Nairobi National Park

Nairobi National Park|Impact of Land use changes

Formally known as Nairobi Royal National Park, the park in the city has once again been a trending topic on Kenya twitter trends. Over the weekend twitter was fire! A year ago comments via a tweet questioned the worth of retaining the park. The appointment of the comments bearer to the tourism board was a trigger moment for the Kenyans on Twitter(KOT ). I thought why not do a piece on the Nairobi National park. Also, since I learnt making time-lapse GIFs with Google Earth Engine, I can’t stop. So I made one for you.

Nairobi National park was gazetted in December 1946. By 1955 it was fenced on the Northern side bordering Lang’ata and Karen.

Nairobi National park and Athi Kaputie ecosystem

The park covers an area of 117.21 km² of the Nairobi National park and Athi Kaputie ecosystem which is a sub of the southern rangelands ecosystem. Athi Kapiti plains and the Kitengela migration corridors are important wildlife dispersal areas during the wet seasons. The ecosystem supports more than 20 species, including the migratory wildebeest and zebras. Wildlife migratory corridors are crucial in connecting core habitats for Kenya’s wildlife and ensuring the long-term survival of many species.

Nairobi National Park ECOSYSTEM

Tourism (domestic and international) is a major source of revenue for Kenya and rationalizes wildlife conservation. COVID-19 has really hit hard the hospitality and tourism industry. However, local tourism is ongoing. Hundreds of Nairobi residents are visiting the national park, with routine trips upcountry and to other popular destinations over the weekends restricted. A good trend for local tourism cushioning the industry.

Drivers of Land Use Change

Time-lapse series of Nairobi National Park

There are growing concerns about the decline population of wildlife. Migratory routes are significantly affected by the changing land use. The Nairobi National Park ecosystem is facing external pressures which are affecting the wildlife habitats and dispersal areas. Increasing human population around the Nairobi has put pressure in the ecosystem especially in the need space for residential housing.

Kapiti plains have been home for the Maasai community who held land in ranches. Mismanagement of the ranches led to tenure insecurity which forced the community to subdivided the land. Privatization of land has led to intense fragmentation and developments and fencing of plots. Apart from the residential developments, the area is a growing industrial hub, steel, cement, horticulture and the export processing zone in Athi River.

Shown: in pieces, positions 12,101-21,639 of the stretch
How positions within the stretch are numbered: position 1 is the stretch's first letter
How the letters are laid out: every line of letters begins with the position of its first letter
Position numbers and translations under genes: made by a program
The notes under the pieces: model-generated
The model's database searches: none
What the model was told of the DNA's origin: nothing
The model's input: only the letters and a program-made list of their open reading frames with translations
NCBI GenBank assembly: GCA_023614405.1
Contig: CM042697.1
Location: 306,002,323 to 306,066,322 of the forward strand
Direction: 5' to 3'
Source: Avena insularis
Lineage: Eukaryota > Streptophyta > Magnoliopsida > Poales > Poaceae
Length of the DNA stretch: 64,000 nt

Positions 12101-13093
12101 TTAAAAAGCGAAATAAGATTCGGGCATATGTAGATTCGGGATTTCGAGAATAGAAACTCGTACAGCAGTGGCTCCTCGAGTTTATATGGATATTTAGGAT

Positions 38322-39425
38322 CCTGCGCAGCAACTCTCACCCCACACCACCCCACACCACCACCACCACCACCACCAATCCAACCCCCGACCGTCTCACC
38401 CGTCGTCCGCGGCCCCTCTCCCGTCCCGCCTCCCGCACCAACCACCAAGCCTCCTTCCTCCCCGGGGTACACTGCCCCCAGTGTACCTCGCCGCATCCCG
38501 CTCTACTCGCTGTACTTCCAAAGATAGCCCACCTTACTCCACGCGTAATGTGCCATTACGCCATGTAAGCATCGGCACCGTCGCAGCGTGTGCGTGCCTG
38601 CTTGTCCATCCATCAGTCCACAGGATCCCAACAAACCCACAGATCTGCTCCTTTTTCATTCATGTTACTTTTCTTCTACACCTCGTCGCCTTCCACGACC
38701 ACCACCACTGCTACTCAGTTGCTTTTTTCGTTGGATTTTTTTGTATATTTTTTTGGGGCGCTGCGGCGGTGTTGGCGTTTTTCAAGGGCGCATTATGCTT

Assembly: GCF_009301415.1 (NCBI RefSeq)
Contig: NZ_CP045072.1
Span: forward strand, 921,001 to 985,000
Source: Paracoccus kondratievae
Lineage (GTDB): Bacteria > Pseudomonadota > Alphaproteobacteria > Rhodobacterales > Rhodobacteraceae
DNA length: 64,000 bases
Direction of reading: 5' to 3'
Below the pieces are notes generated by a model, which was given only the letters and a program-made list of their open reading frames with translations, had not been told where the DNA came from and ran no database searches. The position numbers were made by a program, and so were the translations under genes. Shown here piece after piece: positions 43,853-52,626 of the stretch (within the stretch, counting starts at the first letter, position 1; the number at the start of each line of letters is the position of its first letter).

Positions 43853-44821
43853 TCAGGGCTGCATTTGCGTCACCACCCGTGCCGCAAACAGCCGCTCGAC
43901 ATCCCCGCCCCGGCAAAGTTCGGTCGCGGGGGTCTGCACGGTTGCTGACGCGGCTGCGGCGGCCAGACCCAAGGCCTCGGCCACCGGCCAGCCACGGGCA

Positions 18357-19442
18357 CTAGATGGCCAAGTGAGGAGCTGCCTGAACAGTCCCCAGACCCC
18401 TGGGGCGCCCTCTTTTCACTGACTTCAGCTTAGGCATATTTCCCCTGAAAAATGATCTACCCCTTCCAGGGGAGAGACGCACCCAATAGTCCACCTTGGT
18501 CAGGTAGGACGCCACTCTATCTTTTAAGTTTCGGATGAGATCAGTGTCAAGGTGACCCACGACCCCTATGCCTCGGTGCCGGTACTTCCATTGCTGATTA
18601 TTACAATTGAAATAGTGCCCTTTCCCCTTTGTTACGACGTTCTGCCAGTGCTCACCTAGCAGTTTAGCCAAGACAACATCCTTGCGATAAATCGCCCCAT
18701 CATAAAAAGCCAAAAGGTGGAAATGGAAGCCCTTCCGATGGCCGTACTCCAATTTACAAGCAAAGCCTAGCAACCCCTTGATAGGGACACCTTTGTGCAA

Highways, including the Nairobi-Mombasa and Kitengela-Namanga road networks, the southern bypass (Mlolongo-Mbagathi), as well as the standard gauge railway (SGR) criss-cross the ecosystem. Climate change has had negative impacts on the water supply in the park. There has been a decreased amount of rainfall and frequent droughts. Therefore, water spots are few.

Ostrich walking in the wild with the standard gauge railway in the background

The intensity of land subdivision and fencing has blocked of the major migratory route: Mlolongo, Athi-River, Kitengela and Kisaju. High-density settlement on these routes (Syokimau, Embakasi) also create physical barriers for wildlife movement. Pollution of rivers by the industries around threats the natural Athi-Kapiti plains ecosystem. Routes further south have been blocked by the expansion of Kisaju and Isinya towns. Gypsum mining also poses a threat to the routes.

Other than poaching Nairobi national park is facing greater challenges of infrastructure and human development interference. The above-listed challenges have reduced the range of wildlife species and the animals general population. There is a risk of isolation of the park consequently restricting animal movement. The wildlife report of 2017 indicated that wildlife dispersal areas and pastoralist grazing areas. This is linked to the blockage of rangelands and intense privatization of land. Diminishing pasture and water resources is a challenge to the pastoralists. The latter has a risk of creating human and wildlife conflicts.

Land grabbing in the park’s surrounding pose danger to its existence. However, there is good news as the government announced the plans of repossessing illegally acquired land.

The park remains the city’s treasure and needs more protection. Responsive land use planning with community engagement can provide plans which control development based on the zoning regulations. Also, capacity building on the importance of sustainable resource management and land use planning. Community and stakeholder partnership in developing conservancies can be ideal in promoting sustainable tourism.

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